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Letter ReferenceLetters/264
Epistolary Type
Letter Date27 January 1888
Address FromAlassio, Italy
Address To
Who ToHavelock Ellis
Other VersionsCronwright-Schreiner 1924: 129-30
PermissionsPlease read before using or citing this transcription
When Cronwright-Schreiner prepared The Letters of Olive Schreiner, with few exceptions he then destroyed her originals. However, some people gave him copies and kept the originals or demanded the return of these; and when actual Schreiner letters can be compared with his versions, his have omissions, distortions and bowdlerisations. Where Schreiner originals have survived, these will be found in the relevant collections across the OSLO website. There is however a residue of some 587 items in The Letters for which no originals are extant. They are included here for sake of completeness. However, their relationship to Schreiners actual letters cannot now be gauged, and so they should be read with caution for the reasons given. Cronwright-Schreiner has supplied the ‘missing’ word ‘brain-worker’ towards the end of the letter.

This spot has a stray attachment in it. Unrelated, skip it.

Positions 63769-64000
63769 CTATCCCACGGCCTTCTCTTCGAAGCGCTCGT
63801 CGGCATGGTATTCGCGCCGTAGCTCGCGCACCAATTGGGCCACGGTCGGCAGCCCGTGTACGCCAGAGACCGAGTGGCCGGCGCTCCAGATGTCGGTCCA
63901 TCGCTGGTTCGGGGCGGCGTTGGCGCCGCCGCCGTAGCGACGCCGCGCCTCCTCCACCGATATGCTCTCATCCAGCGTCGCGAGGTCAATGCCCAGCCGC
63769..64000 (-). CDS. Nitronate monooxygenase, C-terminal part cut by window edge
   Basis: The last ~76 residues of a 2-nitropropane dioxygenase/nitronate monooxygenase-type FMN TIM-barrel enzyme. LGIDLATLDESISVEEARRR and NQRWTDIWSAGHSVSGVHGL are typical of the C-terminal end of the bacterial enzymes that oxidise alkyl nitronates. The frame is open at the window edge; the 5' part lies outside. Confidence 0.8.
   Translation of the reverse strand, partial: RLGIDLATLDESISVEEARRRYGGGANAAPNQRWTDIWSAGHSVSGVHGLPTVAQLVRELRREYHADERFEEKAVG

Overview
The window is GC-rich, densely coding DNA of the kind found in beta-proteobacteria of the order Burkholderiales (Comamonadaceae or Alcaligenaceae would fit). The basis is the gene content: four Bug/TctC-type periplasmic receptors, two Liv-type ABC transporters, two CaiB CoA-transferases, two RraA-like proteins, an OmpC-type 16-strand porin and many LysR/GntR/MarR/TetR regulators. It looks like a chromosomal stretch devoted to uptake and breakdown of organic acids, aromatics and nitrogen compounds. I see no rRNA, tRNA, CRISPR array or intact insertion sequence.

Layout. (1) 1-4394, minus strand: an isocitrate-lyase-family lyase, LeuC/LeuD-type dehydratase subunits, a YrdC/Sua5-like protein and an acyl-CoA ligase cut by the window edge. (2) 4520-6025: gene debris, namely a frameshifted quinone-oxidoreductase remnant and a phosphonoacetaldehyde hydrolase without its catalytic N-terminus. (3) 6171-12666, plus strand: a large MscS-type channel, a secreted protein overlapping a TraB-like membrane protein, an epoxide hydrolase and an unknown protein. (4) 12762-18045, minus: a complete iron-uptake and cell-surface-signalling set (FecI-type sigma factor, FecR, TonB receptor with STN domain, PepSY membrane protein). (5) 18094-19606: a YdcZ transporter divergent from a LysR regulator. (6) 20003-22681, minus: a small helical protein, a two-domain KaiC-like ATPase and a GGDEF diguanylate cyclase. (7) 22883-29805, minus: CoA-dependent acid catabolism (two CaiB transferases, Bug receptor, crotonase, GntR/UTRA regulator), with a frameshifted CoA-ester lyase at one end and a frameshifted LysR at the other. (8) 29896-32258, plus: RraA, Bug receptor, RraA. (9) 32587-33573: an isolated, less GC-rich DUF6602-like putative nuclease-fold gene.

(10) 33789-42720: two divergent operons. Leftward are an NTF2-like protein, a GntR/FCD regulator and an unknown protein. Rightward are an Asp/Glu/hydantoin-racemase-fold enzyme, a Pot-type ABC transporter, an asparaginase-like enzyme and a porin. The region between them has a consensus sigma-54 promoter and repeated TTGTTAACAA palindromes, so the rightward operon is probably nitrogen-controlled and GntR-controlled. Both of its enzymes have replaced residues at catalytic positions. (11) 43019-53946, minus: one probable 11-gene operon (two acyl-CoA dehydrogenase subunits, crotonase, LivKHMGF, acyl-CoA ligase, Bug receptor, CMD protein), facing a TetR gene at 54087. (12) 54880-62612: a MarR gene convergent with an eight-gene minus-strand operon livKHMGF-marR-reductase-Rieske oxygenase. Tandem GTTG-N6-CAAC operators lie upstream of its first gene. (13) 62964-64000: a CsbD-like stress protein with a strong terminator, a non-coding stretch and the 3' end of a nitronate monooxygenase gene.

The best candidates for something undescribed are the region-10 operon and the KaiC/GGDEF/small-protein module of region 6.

1To Havelock Ellis.
2Alassio, 27th Jan.
4You don't realise what a very brave thing a man in Pearson's position
5has done in printing that book at all. Anything approaching to that
6has never been published in England before by a professor in a college
7or university. The question is not: Is Pearson a genius? Is he
8original? Can a flaw be found in his argument? But is he giving
9utterance as a social thinker and teacher to views we can sympathise
10with? A reviewer is writing, not, as the essayist and artist, for
11himself, but as a critic he stands between the public and the thought
12and literature of the day, to guide and lead them. To me the work of
13the reviewer is as sacred and high as that of the poet and the thinker,
14 or rather it is like that of the preacher. ... I have been working in
15great mental agony to-day. Sometimes I get almost practically blind, I
16can't see before me when I am walking, and then small external things
17crush me. I am writing about those two terrible women, Veronica and
18Mrs. Drummond. It is so terrible to have to realise them and grapple
19with them. I bear all kinds of wickedness, but not meanness and
20smallness. I shall be so glad to get back to Bertie and Rebekah, my
21beloveds. If they are ever so real to anyone as to me, how real they
22will be! ... You know, if I had been married when I was twenty three,
23ten years ago, my life would have been quite different and my strength
24much greater. This celibacy has not been good for me; but it would
25have been worse to marry any man I have ever seen; except possibly one.
26 I mean that I am sure celibacy is not good for the brain of a
27continual [brain-worker] . Schopenhauer, Goethe, Shakespeare; no really
28great steady thinker has ever been celibate. You must marry some day.
Veronica, Mrs Drummond, Bertie and Rebekah are characters in From Man to Man.